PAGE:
DOI: 10.1002/alz.079487 ISSN: 1552-5260

Association between retinal layer thickness and cerebral white matter hyperintensities in older adults

Ji Won Han, Hyeong Min Kim, Min Jeong Kwon, Jieun Park, Jun Sung Kim, Se Joon Woo, Ki Woong Kim
  • Psychiatry and Mental health
  • Cellular and Molecular Neuroscience
  • Geriatrics and Gerontology
  • Neurology (clinical)
  • Developmental Neuroscience
  • Health Policy
  • Epidemiology



The brain and retina may share pathophysiological mechanisms in various central nervous system disorders, suggesting the potential associations between retinal layer thickness and cerebral white matter hyperintensities (WMH).


A total of 149 participants without dementia aged over 65 years (mean age: 75.4, SD: 5.4, range: 65‐91; male: 90 [60.4%]) from the randomly sampled community‐dwelling prospective cohort were included in the analysis. Using spectral‐domain optical coherence tomography, we assessed the thickness of 6 retinal layers in the macular region, the peripapillary retinal nerve fiber layers, and the subfoveal choroid. We classified WMH into 3 groups using the distance from the ventricle surface: juxtaventricular (JVWMH, < 4mm), periventricular (PVWMH, >4mm, <14mm), and deep WMH (DWMH > = 14mm). The associations between retinal layer thickness and WMH volume were examined using linear regression models adjusting age, sex, comorbid hypertension, and diabetes.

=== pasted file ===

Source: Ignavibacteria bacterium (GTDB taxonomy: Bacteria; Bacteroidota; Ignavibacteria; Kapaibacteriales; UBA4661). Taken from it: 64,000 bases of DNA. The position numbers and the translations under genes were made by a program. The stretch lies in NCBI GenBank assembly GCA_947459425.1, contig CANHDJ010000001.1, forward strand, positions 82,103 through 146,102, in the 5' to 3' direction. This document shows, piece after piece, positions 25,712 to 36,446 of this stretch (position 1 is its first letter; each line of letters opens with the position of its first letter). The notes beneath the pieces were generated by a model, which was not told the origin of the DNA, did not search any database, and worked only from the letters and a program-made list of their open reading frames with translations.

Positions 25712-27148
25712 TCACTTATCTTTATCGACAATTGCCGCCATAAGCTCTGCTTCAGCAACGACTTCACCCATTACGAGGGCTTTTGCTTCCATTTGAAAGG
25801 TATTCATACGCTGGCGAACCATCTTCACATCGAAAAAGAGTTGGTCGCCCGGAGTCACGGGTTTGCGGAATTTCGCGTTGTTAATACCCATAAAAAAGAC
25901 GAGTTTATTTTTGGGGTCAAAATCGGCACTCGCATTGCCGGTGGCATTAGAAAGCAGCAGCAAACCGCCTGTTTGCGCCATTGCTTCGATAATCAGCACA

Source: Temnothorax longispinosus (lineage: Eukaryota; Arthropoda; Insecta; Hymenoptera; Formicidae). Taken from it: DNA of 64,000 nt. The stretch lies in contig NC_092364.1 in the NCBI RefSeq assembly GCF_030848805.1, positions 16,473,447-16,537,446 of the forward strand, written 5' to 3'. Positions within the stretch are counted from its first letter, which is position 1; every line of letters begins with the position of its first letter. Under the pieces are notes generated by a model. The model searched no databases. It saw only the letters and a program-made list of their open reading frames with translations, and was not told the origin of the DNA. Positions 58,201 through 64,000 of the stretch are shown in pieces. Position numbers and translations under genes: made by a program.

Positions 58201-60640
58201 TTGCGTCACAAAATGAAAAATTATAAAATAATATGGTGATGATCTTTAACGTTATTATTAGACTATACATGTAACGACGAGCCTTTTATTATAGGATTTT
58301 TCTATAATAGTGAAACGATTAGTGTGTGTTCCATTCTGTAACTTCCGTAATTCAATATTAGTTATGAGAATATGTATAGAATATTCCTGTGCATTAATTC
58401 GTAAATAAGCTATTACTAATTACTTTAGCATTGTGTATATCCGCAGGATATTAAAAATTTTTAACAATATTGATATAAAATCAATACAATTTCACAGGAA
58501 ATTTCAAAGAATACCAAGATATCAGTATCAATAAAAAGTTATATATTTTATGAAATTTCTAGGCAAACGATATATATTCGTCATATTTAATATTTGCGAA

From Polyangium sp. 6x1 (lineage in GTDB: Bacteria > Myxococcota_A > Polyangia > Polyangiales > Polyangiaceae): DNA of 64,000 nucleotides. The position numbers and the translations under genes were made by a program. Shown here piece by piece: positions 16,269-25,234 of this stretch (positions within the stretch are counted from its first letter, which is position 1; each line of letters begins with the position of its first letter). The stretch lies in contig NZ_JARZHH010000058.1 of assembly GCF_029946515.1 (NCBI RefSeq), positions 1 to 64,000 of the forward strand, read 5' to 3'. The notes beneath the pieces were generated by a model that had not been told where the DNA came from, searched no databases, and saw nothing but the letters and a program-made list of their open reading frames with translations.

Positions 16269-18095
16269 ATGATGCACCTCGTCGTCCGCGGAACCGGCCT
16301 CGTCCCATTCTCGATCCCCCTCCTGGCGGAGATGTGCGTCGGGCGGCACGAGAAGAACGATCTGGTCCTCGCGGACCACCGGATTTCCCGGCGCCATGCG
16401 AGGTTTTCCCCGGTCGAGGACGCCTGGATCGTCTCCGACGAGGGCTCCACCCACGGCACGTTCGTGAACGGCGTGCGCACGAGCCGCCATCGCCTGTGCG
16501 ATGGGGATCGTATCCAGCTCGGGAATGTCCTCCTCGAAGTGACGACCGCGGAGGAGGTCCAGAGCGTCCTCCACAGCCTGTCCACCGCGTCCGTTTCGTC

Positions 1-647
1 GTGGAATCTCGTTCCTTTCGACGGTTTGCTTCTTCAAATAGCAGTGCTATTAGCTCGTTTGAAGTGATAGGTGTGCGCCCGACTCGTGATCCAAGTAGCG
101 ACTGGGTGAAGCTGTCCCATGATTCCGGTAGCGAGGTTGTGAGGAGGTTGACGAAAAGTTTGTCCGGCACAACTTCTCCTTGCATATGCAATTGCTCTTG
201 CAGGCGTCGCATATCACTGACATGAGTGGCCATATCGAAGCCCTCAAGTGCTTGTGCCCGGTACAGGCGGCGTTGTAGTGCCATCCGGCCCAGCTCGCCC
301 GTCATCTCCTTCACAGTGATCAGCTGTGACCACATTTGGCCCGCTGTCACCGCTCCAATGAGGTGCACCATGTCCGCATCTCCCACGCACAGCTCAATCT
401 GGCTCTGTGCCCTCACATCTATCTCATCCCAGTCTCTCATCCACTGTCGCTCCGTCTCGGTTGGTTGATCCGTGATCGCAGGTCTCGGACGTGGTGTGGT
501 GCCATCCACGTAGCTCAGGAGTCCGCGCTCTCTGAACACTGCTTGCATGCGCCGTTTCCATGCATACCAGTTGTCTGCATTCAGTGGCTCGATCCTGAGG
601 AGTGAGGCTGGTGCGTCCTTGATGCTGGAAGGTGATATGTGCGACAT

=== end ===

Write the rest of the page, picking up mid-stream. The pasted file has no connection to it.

The thicknesses of superior outer, inferior outer ganglion cell layers (GCL) and superior outer, inferior outer, total outer inner plexiform layers (IPL) were negatively associated with the total WMH, PVWMH, and DWMH volumes. Reduced thicknesses of total outer GCL and temporal outer inner nuclear layer (INL) were associated with higher total WMH and PVWMH volumes. Center GCL thickness was positively associated with JVWMH volume, and nasal outer GCL thickness was negatively associated with DWMH volume.


Outer GCL and IPL thicknesses may be associated with WMH volume in older adults. This study may also suggest differential associations based on etiology between retinal layer subfields and WMH subgroups.

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